The multi-touch trackpad is an inspired design choice, making a sometimes annoying utility an integral and essential part of the operating system experience. The entire trackpad is the one button Macs are so famous for, meaning that I can click anywhere at all (although it is easiest at the bottom of the trackpad). Gestures are supported in addition to the usual drag-a-finger-across-the-trackpad-to-move-the-cursor operation: I can scroll in windows vertically and horizontally using two fingers on the trackpad; a three-fingered swipe left or right moves backwards or forwards in the application respectively (e.g., the previous page visited in a web browser; the next page in a document; the next track in iTunes). Pinch-to-zoom, familiar from the iPhone is supported in any application that has a zoom feature (Photoshop; iPhoto; Word/Pages; Safari/Firefox; etc.). Two-fingered rotate is supported in photo-editing applications, etc. (i.e., where the application has a rotate function).
OS X has advanced quite a lot since I last upgraded my iBook, which shipped with Panther. I bought the upgrade to Tiger a year or so after purchase for no other reason than I needed a newer version of Java for my dissertation (thank you, Apple.) and the big feature of this release was Spotlight. The iBook was never really powerful enough to make this a useful feature: both indexing and search were too slow. Leopard came along in 2007 with new features like Spaces, Stacks and a new Dock. Snow Leopard is primarily a performance release, with no major UI improvements or innovations.
I think it is, however, Parallels Desktop, with which I am most impressed. Parallels Desktop is a type 2 hypervisor which means that it runs virtual machines on top of a host operating system, in this case Mac OS X. This has some drawbacks in terms of performance and security: the hypervisor has to abstract the virtual machines over the host operating system, adding an extra layer of processing; furthermore, if the host operating system is compromised by malware or a direct attack, the virtual machines are potentially compromised also. Type 1 “bare metal” hypervisors that run in place of an operating system do not suffer these drawbacks: the virtual machines are abstracted directly over the hardware (offering better performance) and the virtual machines tend to be isolated in all senses from the hypervisor meaning that they cannot compromise the it and the hypervisor can be ringfenced from the big bad world.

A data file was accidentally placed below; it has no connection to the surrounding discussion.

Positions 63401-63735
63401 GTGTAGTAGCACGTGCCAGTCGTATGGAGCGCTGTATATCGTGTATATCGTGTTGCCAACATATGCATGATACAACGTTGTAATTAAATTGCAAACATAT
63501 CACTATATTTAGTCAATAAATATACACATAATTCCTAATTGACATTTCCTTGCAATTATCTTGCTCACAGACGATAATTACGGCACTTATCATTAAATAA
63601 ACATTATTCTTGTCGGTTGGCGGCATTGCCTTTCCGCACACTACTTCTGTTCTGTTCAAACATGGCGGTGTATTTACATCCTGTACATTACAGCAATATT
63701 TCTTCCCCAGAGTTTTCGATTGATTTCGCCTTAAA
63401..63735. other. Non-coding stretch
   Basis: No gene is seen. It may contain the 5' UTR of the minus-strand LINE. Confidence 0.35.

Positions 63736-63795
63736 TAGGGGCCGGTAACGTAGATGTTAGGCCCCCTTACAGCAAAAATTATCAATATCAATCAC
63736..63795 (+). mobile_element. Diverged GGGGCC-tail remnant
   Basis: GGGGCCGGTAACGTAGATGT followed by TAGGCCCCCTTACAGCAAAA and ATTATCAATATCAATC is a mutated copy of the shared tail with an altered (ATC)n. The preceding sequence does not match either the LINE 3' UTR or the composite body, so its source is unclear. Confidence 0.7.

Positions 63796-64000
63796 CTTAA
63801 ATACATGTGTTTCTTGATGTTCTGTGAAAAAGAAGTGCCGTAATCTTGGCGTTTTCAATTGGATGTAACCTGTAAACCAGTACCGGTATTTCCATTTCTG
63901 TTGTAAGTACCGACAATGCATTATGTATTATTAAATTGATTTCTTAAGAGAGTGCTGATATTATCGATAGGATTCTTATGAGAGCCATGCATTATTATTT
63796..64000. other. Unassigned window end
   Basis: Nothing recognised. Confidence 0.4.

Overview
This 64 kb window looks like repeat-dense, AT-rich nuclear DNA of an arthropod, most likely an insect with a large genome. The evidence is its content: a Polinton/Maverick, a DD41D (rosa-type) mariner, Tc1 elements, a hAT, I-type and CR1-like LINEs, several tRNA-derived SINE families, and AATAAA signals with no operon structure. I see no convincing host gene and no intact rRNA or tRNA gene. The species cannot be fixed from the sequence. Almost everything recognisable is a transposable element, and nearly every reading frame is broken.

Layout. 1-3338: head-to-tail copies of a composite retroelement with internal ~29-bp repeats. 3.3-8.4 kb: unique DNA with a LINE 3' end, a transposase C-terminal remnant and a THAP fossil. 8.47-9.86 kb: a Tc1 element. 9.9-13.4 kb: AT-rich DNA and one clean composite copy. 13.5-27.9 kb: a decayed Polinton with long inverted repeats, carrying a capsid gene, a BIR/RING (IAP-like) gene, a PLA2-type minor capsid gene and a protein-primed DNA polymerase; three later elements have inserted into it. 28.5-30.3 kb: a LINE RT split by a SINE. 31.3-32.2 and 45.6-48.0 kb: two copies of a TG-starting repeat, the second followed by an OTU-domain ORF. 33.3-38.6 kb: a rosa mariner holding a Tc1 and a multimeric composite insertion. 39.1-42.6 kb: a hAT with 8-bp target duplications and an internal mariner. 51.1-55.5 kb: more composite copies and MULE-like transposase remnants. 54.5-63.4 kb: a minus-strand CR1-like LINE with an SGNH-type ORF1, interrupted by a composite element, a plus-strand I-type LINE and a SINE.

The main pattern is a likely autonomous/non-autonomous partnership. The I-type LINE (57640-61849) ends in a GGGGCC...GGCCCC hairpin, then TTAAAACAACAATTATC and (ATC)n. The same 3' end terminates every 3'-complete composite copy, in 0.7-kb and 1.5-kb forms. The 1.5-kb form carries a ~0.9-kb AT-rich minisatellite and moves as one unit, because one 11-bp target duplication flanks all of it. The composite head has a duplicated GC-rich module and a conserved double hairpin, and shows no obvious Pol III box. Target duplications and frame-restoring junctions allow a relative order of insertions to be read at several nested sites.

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Parallels suffers the potential security problems of type-2 hypervisors (although the operating system difference between host and guest may help shield the guest from these problems), and by rights should suffer the performance hit as well, but I am utterly blown away by Parallels’ performance on this machine. Visual Studio, IE8 and PowerShell all run at speeds indistinguishable from native execution. Similarly to Windows 7’s XP Mode, Parallels’ “Coherence” display view seamlessly integrates the applications in the virtual machine into the host operating system so that the experience is unified. I can launch Visual Studio from the Dock or the Finder, and it runs directly on my desktop and not inside another window. Closing the applications can be accomplished in the usual manner, or the virtual machine can be suspended, allowing you to start where you left off when you next open the application.